What's That Bug? does not endorse extermination

from Michigan
(08/03/2004)
I found this bug and it is orange with really light yellow or cream colored squares
William

Sorry,
too vague a description.

hi me again i just took pics of it so if you know what kind of bug it is can you please tell us we just don’t know

Hi William,
Thanks for sending a beautiful photo of an Ermine Moth, either Atteva aurea or Atteva gemmata. The caterpillars eat ailanthus leaves. They are reportedly from the south, but we just received a letter from a reader who sited some in Long Island New York. Here is the letter:

(08/03/2004) A. aurea or A. gemmata
i will get a picture the next time i find one but you can extend their range to Long Island, NY….they are around my screen door in the morning and i was using your site to find out what they were as i had never seen anything like them (big thank you). i’ve given a few female dobson flies to my Jackson’s chameleon….before i found your site i would run from them, now i go hunting for them…thanks
Danny D

What's That Bug? does not endorse extermination

what are these flying bugs?
Hi Bugman, you’ve got a great website! Can you tell me about the bugs that are in my yard by the thousands? They’re all over the Portland, OR area. They don’t seem to bite, but are terribly annoying. They’re about 3/4 inch long and when flying, a bright orange body is visible. Are they likely to leave soon?
Thanks for the info,
Bev

Hi Bev,
You have Western Box-elder Bugs, Boisea rubrolineata. It feeds on Box-elder, Ash and Maple. Adults and nymphs aggregate in huge numbers, and often get inside homes to hibernate. They are difficult to erradicate, and since you have mating activity, you are well assured of future generations.

What's That Bug? does not endorse extermination

An interesting, colorful little grasshopper. Spotted in Austin TX, in my back yard in June of 2001. Nothing like it in my insect field guide. This fellow was small. Grasshoppers are not my forte 🙂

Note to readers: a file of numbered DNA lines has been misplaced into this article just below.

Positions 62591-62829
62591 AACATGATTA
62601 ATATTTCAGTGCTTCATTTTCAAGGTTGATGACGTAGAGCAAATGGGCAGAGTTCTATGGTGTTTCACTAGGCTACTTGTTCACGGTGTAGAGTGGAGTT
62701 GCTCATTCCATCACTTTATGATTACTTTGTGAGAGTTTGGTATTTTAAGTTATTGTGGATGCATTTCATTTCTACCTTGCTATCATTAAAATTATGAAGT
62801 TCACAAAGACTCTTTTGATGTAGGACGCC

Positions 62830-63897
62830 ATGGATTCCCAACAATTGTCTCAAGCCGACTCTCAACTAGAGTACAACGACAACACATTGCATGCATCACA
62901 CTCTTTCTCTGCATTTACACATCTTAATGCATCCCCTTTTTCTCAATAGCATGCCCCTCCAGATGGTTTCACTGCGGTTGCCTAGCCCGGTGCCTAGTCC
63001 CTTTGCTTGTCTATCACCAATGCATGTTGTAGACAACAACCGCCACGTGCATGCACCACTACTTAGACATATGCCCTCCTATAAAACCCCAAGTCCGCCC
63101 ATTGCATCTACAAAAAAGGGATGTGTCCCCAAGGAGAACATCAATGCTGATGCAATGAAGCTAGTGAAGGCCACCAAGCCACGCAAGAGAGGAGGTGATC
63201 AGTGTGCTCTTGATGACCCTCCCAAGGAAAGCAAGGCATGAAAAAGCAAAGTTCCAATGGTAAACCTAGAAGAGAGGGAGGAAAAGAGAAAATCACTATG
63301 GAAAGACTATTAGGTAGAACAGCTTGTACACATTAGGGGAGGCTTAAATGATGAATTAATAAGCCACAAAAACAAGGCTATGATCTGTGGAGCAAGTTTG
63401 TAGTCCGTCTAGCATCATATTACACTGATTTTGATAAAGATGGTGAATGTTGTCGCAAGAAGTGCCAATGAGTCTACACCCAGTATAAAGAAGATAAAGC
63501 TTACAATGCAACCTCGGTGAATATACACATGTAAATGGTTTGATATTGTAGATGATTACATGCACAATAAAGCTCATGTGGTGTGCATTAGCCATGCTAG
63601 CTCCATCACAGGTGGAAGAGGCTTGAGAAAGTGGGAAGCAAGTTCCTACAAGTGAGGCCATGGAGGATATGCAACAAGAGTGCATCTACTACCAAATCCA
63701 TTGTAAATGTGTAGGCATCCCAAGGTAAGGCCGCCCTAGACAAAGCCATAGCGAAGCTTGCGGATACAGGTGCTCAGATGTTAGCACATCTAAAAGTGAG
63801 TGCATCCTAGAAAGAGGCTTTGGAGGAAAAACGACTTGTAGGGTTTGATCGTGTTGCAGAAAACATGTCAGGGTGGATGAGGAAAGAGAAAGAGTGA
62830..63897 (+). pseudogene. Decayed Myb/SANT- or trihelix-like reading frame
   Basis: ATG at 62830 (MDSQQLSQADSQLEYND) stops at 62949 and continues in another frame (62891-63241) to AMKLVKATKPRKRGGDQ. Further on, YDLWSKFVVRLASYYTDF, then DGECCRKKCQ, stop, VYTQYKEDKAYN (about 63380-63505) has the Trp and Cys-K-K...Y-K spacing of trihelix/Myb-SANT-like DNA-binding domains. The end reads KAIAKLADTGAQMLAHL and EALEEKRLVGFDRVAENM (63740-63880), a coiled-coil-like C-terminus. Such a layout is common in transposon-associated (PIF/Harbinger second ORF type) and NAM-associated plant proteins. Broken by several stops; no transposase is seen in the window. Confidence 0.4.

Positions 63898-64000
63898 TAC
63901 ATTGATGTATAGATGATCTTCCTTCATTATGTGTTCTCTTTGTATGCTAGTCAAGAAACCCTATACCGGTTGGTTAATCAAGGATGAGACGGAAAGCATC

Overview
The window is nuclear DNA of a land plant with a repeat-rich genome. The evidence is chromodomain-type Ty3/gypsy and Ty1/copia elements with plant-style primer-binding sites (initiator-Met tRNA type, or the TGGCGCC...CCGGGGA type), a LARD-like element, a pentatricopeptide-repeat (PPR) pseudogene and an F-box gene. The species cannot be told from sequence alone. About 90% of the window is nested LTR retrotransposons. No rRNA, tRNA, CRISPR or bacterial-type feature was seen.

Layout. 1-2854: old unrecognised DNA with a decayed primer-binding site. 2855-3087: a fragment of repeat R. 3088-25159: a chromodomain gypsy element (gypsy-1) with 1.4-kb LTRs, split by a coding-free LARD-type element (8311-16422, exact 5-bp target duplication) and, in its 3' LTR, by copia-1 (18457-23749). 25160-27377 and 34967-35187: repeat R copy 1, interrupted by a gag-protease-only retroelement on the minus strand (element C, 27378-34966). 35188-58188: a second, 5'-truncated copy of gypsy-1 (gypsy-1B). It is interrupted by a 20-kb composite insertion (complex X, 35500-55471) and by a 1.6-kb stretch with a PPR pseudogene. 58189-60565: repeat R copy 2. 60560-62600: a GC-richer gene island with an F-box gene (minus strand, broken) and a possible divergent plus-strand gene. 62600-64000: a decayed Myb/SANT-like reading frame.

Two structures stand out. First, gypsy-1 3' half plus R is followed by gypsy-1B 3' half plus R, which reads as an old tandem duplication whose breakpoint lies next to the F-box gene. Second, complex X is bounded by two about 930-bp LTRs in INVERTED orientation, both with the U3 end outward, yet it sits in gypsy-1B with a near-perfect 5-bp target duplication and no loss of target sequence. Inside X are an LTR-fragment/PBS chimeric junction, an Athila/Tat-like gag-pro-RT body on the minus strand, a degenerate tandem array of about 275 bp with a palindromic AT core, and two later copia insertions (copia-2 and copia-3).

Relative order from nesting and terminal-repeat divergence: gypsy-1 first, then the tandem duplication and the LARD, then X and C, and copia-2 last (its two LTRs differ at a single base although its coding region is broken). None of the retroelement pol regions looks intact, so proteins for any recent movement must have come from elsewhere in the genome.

Jim

Hi Jim,
Thanks for the photo of the colorful nymph. Sadly, most identification guides do not picture immature insects, and they often are not colored like the adults. We can’t help you with a species name either. The closest guess we can venture is perhaps the Painted Grasshopper, Dactylotum bicolor. Adults have similar coloration, but the pattern is different. It is found in Texas.

Ed. Note
July 1, 2010
W
We just identified this immature Aztec Spur Throated Grasshopper,
Aidemona azteca, on BugGuide.

2nd grasshopper For tonight’s second contribution, another grasshopper. Again, in Austin TX. Closest I can come in the Insect field guide I have is Melanoplus ponderosus, a spur-throated grasshopper.
Jim

Thanks for you grasshopper photos Jim. We suspect this is an Alutacea Bird Grasshopper, Schistocerca alutacea. The distinguishing feature, not visible in your photo, is a yellow midline stripe. This grasshopper has several color variations, including greenish yellow to dark greenish brown. Fore wings are blackish yellow and hind tibia are red to green, or reddish yellow, bright yellow (like your photo), or black.

What's That Bug? does not endorse extermination